The world of blogging is an amazing thing. Foxglove Lane recommended a poet to me by the name of David Whyte. I am ashamed to say I had  never heard of him but I immediately looked him up (isn't the Internet a wonderful thing?). What should I discover but that he had been a friend of the late John O'Donohue, someone I very much admire and have written about many times. Not only had  he been a friend, he had also written a beautiful poem in his memory which I am happy to be able to share with you.  Before the poem there is some wonderful prose.

Enjoy.




In Memoriam
John O’Donohue

A drive into the setting sun of a summer evening, west of Ballyvaughan would take you along the limestone coast of North Clare, with the salt ocean on the right and a rising, almost over bearing, mountain of white stone on your left.  The road grips the cliff edge for a good while and then opens into dunes. From there you would see a long curve of beach and a far, inviting prospect of the Aran Islands silhouetted in the low sunlight. As you drive, your gaze is so naturally pulled forward into this horizon of fire and shadow that you would most likely, and thankfully, miss the narrow lane to the left that disappears very quickly into the recesses of the mountain. You would have passed the entrance to the valley without knowing, much to the relief of the people who live beyond its entrance and who have enjoyed its solitude for centuries.

That quiet lane disappears into a sanctuary, one of the most hidden and silent enclosures in the whole north Burren. The geological architecture of the valley speaks of shelter, the human history of fortitude and the view out to sea from the surrounding hills, of all the possible and imminent futures about to blow in from the west.

Out of that private, beautiful enclosed valley there came into the world a very private but very unenclosed man, one who knew the need in every human heart for that sense of sanctuary, and for that silence but equally for the high and necessary walk which brings the horizon and the future alive again and again in the home-bound human imagination. John O’Donohue grew up in that valley and eventually entered our world through that narrow pass down to the sea.  He took us with him as he journeyed to those beckoning horizons and generously brought us, as we listened to him or read him, to marvel, to wonder, and to return home transformed. He was a rare form of human possibility, a razor sharp intellect married to a far-travelling, Irish articulation and a bird-of-paradise vocabulary that made the listener realize that until then they had never listened at all. Like the valley from which he emerged, all the geological and imaginative layers of human experience were present in his speech at once; he could bring recesses and contours in the listener alive that quickened their senses, broke their enclosed imprisoning notions of self and lead them on, up high into that clear western air, listening to the lark calls, letting the wind blow them clean of worry, and returning them to their shadowed, home valley with a strange sense of intention, of courage, and a brave, laughing almost flamboyant, sense of celebration.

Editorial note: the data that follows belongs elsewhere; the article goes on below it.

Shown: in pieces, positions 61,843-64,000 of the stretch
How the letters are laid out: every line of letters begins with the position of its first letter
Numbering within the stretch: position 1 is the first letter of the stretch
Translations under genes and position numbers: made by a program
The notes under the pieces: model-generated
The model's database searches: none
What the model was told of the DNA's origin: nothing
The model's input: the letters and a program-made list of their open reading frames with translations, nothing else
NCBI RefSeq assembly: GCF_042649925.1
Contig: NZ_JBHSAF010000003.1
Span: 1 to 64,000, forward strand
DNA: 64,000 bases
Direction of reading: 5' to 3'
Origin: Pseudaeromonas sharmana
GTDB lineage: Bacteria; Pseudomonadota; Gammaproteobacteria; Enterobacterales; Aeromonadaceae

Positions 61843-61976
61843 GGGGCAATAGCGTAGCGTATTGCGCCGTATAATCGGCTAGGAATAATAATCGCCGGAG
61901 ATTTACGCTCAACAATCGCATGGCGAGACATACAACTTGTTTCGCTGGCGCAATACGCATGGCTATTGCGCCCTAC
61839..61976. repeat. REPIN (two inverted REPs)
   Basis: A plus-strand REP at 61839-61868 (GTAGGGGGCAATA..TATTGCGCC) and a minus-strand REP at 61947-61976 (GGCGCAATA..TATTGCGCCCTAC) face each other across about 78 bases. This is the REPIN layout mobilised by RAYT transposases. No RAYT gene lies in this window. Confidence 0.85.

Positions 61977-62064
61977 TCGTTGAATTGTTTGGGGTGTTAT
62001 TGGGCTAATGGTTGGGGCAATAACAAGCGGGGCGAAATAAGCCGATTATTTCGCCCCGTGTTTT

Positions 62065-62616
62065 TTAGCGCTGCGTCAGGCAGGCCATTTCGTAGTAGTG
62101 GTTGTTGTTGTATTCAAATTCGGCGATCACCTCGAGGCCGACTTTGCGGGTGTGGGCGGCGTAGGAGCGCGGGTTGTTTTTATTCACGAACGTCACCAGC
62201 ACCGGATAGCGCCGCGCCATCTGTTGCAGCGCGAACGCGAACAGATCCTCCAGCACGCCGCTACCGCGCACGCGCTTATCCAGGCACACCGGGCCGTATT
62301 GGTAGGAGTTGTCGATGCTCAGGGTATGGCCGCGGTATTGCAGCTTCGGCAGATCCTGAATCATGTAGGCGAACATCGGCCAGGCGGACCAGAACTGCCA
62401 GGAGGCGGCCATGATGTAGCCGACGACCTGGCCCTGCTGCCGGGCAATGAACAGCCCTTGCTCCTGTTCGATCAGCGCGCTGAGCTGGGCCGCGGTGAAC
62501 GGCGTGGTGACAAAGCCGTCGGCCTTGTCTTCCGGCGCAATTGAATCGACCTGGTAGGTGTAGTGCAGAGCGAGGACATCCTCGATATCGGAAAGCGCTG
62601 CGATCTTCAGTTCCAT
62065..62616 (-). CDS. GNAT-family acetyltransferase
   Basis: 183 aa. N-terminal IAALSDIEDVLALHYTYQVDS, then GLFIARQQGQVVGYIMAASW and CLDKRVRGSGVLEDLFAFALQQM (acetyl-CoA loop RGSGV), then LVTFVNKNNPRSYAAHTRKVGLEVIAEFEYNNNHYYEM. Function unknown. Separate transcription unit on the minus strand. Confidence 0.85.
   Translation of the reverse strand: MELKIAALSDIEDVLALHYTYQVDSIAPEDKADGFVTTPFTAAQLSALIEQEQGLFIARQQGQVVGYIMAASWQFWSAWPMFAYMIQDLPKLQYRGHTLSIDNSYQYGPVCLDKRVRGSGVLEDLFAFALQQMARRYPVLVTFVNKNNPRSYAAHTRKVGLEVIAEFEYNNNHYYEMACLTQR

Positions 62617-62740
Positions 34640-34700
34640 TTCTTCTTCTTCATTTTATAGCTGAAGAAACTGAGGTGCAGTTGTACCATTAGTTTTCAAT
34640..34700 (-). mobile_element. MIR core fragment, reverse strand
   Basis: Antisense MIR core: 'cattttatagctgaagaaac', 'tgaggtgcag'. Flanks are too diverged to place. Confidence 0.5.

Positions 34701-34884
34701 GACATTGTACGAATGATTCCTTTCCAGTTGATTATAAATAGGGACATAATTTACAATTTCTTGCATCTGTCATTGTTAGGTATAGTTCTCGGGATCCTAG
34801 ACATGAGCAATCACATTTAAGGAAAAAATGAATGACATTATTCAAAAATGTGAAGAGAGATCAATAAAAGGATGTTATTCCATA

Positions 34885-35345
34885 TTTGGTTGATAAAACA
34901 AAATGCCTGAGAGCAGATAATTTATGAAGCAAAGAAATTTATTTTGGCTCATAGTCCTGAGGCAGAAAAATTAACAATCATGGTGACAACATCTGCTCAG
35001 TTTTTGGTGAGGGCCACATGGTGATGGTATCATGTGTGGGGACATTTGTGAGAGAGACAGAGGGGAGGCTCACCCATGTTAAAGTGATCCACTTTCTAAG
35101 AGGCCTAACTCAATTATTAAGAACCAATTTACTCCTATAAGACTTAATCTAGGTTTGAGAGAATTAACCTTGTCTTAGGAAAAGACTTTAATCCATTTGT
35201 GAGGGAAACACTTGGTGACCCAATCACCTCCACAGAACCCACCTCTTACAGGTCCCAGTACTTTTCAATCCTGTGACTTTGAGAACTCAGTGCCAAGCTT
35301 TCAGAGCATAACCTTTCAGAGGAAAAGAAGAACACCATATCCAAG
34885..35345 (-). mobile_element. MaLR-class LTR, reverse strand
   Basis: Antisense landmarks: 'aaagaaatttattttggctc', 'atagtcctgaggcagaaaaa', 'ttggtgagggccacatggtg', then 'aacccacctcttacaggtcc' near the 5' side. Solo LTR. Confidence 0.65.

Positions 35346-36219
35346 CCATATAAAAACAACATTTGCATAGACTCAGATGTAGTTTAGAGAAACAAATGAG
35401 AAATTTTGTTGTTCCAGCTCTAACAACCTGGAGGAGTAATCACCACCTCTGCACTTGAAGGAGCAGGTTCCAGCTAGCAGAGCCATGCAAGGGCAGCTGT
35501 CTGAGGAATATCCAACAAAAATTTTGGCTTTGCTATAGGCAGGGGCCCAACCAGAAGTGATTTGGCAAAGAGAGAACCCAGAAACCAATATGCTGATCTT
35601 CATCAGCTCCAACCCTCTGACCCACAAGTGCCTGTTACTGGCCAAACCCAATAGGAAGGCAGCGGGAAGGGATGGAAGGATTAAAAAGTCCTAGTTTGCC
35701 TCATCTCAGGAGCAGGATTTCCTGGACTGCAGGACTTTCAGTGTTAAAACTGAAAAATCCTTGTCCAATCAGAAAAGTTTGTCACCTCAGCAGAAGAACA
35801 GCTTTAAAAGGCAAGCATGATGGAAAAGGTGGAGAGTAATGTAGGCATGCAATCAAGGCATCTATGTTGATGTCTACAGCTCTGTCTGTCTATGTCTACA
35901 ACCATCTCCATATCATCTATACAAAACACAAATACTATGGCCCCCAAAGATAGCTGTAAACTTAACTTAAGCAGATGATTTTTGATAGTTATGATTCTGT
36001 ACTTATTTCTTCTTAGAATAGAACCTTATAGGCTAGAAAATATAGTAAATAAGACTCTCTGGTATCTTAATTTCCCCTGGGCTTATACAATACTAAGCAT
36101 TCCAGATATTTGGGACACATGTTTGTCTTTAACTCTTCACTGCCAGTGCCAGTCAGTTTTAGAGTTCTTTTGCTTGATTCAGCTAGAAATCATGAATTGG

I was privileged to have a close friendship with John, to witness him work and play, to eat and drink with him and to participate in that moveable, laughing, bull-fighting, swish-of-the-cloak drama that accompanied and enlivened everything and everyone around him. I also knew, behind the mesmerizing cloak, the serious philosopher, the critical take-no-prisoners thinker, the responsible head of a close, extended family, and the courageous, almost sacrificial activist, who with a group of North Burren allies, took on the might of the Irish establishment and won a victory that changed Irish law at a foundational level. This is a man who could hold the broad spectrum of human experience together in a fierce, intimate and compassionate way, leavened with a humour that defies easy description and that enlivened everyone around him.

John leaves behind an enormous circle of bereft readers and listeners, a great crowd of mourning friends, and most especially, a shocked and grieving family in his loving mother Josie, his loyal brothers PJ and Pat, his good sister Mary; his extended family, Dympna, Eilish, Shane, Kate, Triona and Peter and more recently, but equally poignant, the woman to whom he had just committed his future and who had brought him a happiness he had sought all his life: Kristine Fleck.

John was a love-letter to humanity from some address in the firmament we have yet to find and locate, though we may wander many a year looking or listening for it. He has gone home to that original address and cannot be spoken with except in the quiet cradle of the imagination that he dared to visit so often himself. As a way of sending a love letter in return, I wrote this poem for him a good few years ago. I hope it can still reach him now, wherever he is to be found and that he finds it as good a representation as he did when he lived and breathed. I remember the bright, surprised and amused intelligence in his eyes when I first read it to him, sitting by his fire in Connemara.  It brings him back to me even as I read it now, as I hope it does for you.